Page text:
It’s that wonderful time of year when the weather is mild, a breeze is in the air, and the sun is shining….but it’s also one of the peak allergy seasons of the year. More than 50 million Americans suffer from allergies annually, and it’s the sixth leading cause of chronic illness in the United States. Even those who aren’t allergic can still have adverse symptoms related to biological pollutants.

Common biological pollutants include bacteria, mold, mildew, viruses, pollen, animal dander and saliva, house dust, and mites. These pollutants can be distributed throughout your home without proper air filtration. In addition, a contaminated central air handling system can become breeding grounds for mold, mildew, and other sources of biological contaminants and can then distribute these contaminants through your home. That’s why we’re uncovering the sources, and showing you how you can limit your exposure. 

Types of allergens that affect indoor air quality


There are three main categories of pollen: tree pollen, weed pollen, and grass pollen. In each category, there are different species that produce more pollen than others. We’ll break down these categories to show which species are the biggest offenders in our local Houston areas. Pollen counts are highest in the morning, between 5 and 10 am, so avoid going outside when possible during that time. Pollen masks are available and great to use when doing yard work or mowing the lawn. Always be sure to change your clothes and shower after spending time outside to get rid of the pollen or grass clippings clinging to your clothes and skin and reduce the contamination of your indoor air. If you have allergy sensitivities, keep your windows closed and avoid drying your clothes outside Changing your air filters at least once a month during the pollen seasons is an effective way to reduce the allergen contamination in your home.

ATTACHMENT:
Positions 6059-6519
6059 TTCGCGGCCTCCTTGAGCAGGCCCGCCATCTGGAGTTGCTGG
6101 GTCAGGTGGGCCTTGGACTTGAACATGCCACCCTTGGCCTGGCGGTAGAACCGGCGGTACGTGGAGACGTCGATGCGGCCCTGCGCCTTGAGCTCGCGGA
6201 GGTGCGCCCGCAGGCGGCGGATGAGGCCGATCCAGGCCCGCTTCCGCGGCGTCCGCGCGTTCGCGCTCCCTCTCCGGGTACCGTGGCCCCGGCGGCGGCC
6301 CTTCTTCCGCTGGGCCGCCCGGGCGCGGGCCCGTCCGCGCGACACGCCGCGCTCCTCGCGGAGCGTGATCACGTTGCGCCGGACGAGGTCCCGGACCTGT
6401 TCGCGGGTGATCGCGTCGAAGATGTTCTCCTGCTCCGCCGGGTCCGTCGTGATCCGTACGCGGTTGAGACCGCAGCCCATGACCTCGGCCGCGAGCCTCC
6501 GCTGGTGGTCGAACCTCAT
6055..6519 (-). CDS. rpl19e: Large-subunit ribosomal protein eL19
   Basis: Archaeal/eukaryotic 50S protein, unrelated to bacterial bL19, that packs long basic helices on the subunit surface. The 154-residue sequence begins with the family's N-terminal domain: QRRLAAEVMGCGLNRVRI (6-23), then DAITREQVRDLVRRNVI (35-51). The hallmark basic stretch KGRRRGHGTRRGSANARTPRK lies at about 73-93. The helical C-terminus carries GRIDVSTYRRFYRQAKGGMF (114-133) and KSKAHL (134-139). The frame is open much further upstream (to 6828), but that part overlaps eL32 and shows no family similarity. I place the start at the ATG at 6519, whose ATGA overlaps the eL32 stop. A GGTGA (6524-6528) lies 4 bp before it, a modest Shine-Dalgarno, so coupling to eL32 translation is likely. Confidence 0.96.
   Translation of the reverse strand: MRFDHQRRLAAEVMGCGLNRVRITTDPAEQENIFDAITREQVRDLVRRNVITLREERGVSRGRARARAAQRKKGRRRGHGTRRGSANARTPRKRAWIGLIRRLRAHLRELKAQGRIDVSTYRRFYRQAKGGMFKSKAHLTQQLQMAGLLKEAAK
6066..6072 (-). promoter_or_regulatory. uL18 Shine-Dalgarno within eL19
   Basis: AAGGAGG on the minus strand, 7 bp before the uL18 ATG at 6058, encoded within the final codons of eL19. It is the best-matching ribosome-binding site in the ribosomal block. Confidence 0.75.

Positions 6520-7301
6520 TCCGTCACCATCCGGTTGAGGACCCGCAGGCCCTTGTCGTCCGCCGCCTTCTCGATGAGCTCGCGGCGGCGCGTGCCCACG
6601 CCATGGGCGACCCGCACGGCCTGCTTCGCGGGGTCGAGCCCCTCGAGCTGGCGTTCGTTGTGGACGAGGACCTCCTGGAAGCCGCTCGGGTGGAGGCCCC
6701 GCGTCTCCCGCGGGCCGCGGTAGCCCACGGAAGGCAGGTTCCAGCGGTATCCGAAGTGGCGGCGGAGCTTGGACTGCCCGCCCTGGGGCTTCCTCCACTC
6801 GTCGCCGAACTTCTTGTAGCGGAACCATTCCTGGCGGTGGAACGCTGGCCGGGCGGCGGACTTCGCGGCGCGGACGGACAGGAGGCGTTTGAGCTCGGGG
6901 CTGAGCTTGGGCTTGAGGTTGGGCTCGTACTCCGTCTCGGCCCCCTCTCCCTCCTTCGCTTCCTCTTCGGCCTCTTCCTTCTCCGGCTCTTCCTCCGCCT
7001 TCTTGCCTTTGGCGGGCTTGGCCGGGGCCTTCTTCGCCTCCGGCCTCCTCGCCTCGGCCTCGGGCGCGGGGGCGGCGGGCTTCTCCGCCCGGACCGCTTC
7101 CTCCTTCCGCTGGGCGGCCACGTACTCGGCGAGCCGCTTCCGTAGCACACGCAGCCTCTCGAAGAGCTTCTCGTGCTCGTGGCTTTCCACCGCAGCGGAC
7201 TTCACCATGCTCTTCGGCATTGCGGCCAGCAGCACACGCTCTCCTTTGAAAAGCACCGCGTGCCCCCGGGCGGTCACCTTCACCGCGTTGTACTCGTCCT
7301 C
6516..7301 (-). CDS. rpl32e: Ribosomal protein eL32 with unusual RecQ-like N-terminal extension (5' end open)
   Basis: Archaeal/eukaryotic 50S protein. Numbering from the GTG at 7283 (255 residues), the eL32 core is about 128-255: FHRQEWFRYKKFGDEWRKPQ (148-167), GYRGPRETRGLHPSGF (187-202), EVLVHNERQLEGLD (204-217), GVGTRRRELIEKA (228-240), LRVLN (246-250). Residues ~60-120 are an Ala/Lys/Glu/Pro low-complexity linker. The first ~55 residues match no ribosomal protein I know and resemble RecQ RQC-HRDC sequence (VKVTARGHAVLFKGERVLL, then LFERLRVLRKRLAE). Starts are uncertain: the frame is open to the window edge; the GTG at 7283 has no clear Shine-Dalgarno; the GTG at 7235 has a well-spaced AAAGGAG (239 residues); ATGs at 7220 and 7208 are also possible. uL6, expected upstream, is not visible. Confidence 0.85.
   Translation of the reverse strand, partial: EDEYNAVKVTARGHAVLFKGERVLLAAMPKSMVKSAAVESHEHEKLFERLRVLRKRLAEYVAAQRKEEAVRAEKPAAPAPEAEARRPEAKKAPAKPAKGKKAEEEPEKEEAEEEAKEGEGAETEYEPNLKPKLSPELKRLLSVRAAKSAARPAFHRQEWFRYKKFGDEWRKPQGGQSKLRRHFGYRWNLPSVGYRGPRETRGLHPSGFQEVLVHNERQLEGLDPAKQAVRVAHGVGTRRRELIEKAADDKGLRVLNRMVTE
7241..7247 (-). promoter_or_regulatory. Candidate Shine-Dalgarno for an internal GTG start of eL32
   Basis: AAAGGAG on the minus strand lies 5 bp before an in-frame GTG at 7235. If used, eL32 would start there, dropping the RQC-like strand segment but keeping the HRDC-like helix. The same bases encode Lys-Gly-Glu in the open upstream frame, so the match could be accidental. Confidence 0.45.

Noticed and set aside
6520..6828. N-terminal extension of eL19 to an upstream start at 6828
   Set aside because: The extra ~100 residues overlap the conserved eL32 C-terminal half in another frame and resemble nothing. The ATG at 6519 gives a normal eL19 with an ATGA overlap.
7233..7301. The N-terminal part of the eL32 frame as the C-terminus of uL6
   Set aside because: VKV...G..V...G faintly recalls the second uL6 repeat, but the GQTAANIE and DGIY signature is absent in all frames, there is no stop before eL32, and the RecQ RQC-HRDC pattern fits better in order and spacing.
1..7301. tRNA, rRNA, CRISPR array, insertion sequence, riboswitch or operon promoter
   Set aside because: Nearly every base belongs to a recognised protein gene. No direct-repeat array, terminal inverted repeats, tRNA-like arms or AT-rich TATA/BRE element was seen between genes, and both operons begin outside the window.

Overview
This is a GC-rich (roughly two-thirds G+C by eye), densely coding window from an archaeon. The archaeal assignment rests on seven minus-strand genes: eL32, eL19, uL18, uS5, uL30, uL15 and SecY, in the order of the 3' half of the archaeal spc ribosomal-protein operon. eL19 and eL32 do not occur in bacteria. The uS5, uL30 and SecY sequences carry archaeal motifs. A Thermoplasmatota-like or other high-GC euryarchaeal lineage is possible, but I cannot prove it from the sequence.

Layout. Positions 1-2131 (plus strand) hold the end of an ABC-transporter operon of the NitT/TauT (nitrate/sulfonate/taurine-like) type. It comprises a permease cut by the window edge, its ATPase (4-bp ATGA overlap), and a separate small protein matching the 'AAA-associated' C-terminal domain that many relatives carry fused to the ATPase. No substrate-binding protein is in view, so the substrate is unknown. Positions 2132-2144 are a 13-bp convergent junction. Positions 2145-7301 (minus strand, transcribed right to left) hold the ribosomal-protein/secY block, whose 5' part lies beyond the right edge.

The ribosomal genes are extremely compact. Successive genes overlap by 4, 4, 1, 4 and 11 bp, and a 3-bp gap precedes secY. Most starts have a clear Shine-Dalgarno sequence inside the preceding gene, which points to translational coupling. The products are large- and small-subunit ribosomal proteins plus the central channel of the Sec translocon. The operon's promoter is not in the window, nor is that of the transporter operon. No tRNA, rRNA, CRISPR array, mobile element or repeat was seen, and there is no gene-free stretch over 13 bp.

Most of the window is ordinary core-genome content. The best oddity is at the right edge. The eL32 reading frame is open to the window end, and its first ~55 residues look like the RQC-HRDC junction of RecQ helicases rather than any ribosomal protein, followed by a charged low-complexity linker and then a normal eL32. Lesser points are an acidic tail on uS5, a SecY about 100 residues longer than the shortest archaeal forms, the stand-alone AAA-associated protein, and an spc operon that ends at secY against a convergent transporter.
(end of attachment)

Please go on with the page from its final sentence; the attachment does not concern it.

Tree Pollen

  • Oak (Quercus)
  • Hickory, Pecan (Carya)
  • Hackberry (Celtis)
  • Cedar (Cupressaceae) 
  • Pine (Pinaceae)
  • Willow (Salix)
  • Mulberry (Morus)
  • Sycamore (Platanus)
  • Cottonwood (Populus)

Weed Pollen

  • Sheep Sorel (Rumex)
  • Sedge (Cyperaceae)
  • Plantain (Plantago)

Grass Pollen

  • Rye Grass
  • Bermuda Grass
  • Johnson Grass
  • Kentucky Bluegrass
  • Timothy Grass
  • Sweet Vernal Grass
  • Orchard Grass


Mold produces irritants, allergens, and –  in some cases – mycotoxins (which can cause a variety of serious adverse health effects). They reproduce by releasing spores that travel through the air, typically during the seasons similar to pollen but a couple species release them all year. Mold spores can even produce allergy symptoms in people who aren’t allergic and more serious conditions for those who are allergic or sensitive to them.